There is no denying that, my good sir, no putting us down now; and there you go on with favourable reports from trainers and flattering private trials, handing over your two guineas a week, with travelling expenses, &c., &c., as if there were no such things as break-downsas if a young one could'nt show signs of vice and temper—as if he couldn't by any possibility bolt from the right course, or get doubly distanced on every point when it came to a set to. Nelson, certainly, was but a tender chicken up to his teens; very pious divines have been manufactured out of very sad scamps, and Demosthenes had an impediment in his speech. All very true, but still not exactly a line to go by. Eclipse had a blaze of white in his phiz and a white leg; and Orlando, the winner of the last Derby, two white heels and a bald face—“In fact, sir, just such another horse to look at as my foal.” The steady well-calculating father may raise a sneer on hearing this, which he may increase to a sarcastic smile on seeing at Epsom the year after next some nineteen at the post for “the great event,” out of a hundred-and-ninety-odd nominations; but he can only look one way, and continues engaging his own produce deeper and deeper, despite the thousands of briefless barristers, the crowds of half-paid over-worked curates, and the half-pay never-worked subalterns, who surround him. Should he think no one has a right to draw heavily on hope and fancy but himself, we beg leave to assure him that the breeder of the thorough-bred horse, one of the most delightful amusements or occupations for a country gentleman, entertains much the same ideas on his daily visit to the paddock, as he watches the rise and progress of a young Plenipo, or turns to his Shakesperian lore for a title fit to announce a son of Touchstone. Seeing him giving his long accustomed tribute of admiration to the dam, rich in all nature's beauties—nothing is in worse taste than to trim a brood mare—or intent on the gambols, the voluntary sports and trials of speed of the foal; seeing him, we say, thus wrapt, would it not be cruel to tap him on the shoulder with some such greeting as this?—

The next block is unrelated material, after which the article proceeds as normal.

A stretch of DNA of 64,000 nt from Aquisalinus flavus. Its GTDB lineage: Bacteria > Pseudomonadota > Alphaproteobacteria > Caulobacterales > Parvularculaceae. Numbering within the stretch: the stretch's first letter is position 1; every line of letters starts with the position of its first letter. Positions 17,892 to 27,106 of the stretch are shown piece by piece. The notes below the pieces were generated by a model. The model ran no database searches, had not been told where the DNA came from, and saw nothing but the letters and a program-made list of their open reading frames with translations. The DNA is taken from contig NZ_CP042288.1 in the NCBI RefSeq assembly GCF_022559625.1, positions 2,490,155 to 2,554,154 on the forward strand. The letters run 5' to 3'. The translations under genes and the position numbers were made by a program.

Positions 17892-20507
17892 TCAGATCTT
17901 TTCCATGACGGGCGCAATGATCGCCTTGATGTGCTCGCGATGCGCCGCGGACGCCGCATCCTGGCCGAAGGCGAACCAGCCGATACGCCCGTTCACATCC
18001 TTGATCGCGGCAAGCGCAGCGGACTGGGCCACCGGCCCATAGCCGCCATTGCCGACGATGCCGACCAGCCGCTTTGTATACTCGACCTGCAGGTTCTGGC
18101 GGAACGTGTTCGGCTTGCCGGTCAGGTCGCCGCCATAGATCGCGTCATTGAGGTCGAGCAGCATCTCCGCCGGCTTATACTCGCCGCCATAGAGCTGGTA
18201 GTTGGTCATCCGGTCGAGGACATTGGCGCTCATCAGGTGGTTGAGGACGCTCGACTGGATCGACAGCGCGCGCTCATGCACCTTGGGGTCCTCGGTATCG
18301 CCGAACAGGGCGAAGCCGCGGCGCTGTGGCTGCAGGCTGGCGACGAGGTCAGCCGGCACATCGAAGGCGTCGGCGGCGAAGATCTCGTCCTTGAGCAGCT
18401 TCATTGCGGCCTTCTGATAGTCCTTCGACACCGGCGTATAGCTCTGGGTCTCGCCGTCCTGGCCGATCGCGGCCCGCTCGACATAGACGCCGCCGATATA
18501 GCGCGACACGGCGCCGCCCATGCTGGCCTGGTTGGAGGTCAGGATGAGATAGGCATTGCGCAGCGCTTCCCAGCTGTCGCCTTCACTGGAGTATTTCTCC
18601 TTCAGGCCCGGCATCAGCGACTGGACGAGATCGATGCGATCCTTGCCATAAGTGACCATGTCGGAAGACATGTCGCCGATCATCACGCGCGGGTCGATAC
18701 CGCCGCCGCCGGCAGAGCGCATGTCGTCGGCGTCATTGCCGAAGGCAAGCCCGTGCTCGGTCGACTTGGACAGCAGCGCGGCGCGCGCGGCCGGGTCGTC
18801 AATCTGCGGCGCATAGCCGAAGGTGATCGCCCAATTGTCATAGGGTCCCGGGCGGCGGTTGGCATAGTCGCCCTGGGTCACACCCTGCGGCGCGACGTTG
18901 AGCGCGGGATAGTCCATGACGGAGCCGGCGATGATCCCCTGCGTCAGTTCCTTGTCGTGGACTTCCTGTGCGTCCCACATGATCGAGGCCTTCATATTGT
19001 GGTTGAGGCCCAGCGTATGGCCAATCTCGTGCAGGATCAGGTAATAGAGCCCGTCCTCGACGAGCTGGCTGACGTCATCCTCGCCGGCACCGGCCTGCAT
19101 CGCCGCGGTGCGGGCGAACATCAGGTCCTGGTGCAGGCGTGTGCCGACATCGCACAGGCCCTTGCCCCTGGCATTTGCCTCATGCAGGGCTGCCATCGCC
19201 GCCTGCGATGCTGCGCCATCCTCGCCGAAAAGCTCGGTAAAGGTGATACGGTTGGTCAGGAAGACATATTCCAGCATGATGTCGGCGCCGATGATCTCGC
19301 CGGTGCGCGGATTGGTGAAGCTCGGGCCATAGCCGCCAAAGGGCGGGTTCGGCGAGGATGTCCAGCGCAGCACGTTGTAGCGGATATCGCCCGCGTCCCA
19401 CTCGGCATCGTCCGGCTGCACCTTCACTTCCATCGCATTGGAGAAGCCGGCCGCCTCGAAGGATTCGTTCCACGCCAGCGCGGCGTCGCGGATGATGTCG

“ Good morning, sir! Nice-looking colt that; I wonder what he'll be worth this time three years!-thirteen pounds, thirty, three hundred, or three thousand ?-and whether his portrait will be hung up as an ornament to every public room in England, or himself, in propria persona, hung on rather as a useful than ornamental appendage to some public conveyance ?"

What's the odds between the old gentleman asking you to dinner, and showing you the straightest cut to the high road?